I will start with the general before moving to the specific.

Consider for a moment the two (very) soft definitions.

An

abstractionof an object $X$ is a category $\mathcal{C}_0$ such that $X$ is an object in the class $\operatorname{ob}(\mathcal{C}_0)$.A

generalisationof an abstraction $\mathcal{C}_0$ is a category $\mathcal{C}$ such that $\mathcal{C}_0$ is a proper subcategory of $\mathcal{C}$ (so that in this soft definition regime, a generalisation is also an abstraction).

It is a storied theme of mathematics that by abstracting an object $X$ to $\mathcal{C}_0$, that we can prove theorems for a whole class of objects, rather than just for the single object $X$.

Moreover, often when interested just in the object $X$, it can be easier to work in the abstraction $\mathcal{C}_0$, as this sometimes allows us to disregard the irrelevant idiosyncrasies of $X$.

Mathematical history --- with all its humanity --- is littered with examples of theorems proved in an abstraction $\mathcal{C}_0$ before they were known or considered in the specific context of $X$. This is of a subjectively different flavour to just putting together a slicker proof or proving a general result.

Of course, when you move from $X$ to $\mathcal{C}_0$ some theorems are no longer true.

The same is true when we look at a generalisation $\mathcal{C}$ of $\mathcal{C}_0$. However, of course, theorems true in $\mathcal{C}$ will be true for $X$ but moreover $\mathcal{C}_0$.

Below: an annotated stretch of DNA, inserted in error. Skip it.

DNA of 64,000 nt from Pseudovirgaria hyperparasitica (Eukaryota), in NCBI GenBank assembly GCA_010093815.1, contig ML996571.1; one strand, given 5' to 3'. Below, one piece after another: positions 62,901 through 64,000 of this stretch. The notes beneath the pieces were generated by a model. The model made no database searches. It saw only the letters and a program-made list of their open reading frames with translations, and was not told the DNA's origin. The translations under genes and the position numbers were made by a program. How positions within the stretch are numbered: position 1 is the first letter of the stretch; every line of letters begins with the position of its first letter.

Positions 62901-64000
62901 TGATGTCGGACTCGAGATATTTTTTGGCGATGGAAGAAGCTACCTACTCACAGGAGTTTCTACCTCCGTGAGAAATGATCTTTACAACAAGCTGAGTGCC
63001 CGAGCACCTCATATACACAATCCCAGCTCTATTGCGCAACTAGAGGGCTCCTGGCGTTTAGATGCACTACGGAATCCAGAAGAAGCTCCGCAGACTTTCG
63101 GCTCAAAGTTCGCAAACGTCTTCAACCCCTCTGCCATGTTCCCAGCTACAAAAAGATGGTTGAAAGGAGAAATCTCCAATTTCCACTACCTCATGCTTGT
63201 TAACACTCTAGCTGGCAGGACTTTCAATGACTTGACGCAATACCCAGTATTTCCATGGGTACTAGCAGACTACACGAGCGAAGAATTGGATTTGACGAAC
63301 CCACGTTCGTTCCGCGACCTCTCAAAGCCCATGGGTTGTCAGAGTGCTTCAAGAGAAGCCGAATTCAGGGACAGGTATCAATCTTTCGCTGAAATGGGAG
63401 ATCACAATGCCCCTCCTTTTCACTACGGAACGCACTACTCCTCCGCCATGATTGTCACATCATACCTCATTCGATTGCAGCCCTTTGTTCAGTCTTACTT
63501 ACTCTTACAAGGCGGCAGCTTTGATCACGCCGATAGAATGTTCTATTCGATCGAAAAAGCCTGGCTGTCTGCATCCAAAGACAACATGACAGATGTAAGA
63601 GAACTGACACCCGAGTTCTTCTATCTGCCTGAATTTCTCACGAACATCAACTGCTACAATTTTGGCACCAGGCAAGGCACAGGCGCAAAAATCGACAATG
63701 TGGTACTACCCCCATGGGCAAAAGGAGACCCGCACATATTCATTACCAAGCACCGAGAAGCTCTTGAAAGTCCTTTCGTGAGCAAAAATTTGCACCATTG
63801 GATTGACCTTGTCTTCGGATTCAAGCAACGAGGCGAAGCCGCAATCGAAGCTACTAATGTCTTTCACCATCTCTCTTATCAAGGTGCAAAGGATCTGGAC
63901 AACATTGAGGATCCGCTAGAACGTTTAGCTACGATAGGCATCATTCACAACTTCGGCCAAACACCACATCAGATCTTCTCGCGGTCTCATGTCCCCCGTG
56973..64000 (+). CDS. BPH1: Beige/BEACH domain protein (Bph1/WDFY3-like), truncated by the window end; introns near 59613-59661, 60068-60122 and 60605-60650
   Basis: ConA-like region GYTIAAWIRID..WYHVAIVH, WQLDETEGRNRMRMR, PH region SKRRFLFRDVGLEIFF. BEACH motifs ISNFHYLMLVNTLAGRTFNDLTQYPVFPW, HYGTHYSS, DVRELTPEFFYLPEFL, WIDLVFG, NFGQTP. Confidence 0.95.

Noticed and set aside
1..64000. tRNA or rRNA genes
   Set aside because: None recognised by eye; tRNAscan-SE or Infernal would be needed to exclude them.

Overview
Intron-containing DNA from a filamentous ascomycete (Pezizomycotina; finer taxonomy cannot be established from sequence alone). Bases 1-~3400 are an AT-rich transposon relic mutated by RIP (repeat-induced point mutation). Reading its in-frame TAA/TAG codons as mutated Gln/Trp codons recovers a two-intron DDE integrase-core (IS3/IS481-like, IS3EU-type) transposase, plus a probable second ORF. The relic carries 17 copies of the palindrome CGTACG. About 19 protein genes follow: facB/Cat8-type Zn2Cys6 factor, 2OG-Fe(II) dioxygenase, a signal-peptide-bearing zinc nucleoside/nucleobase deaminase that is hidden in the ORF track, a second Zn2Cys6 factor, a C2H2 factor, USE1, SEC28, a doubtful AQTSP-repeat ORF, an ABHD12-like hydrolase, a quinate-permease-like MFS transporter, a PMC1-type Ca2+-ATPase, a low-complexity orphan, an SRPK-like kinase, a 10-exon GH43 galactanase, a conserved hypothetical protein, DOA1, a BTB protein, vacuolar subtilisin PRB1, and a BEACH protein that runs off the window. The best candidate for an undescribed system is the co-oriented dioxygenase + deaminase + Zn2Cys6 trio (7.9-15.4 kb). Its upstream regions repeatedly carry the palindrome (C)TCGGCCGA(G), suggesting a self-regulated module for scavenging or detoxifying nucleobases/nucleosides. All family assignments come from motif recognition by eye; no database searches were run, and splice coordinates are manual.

Moving towards the specific, the Peter-Weyl Theorem in the category of compact groups is also true (with suitable definitions) in the generalisation to compact matrix *quantum* groups.

There are many definitions/categories of quantum groups. In those categories which are (in the sense above) generalisations of categories of classical groups (classical in the sense of "has a set of points $G$" --- I believe all such definitions of quantum groups include at the very least the category of finite groups), have the quantum group theorists ever 'discovered' something that group theorists either were interested in, or would plausibly be interested in?

When a generalisation $\mathcal{C}$ of an abstraction $\mathcal{C}_0$ is developed to help study objects in $\mathcal{C}_0$, you can imagine that this happens, but as quantum groups are, arguably, studied for their non-commutative aspects, rather than as an attempt to understand classical groups better, this may not have happened.

To bookend; my question:

Have quantum group theorists discovered something

newabout groups that is interesting to group theorists?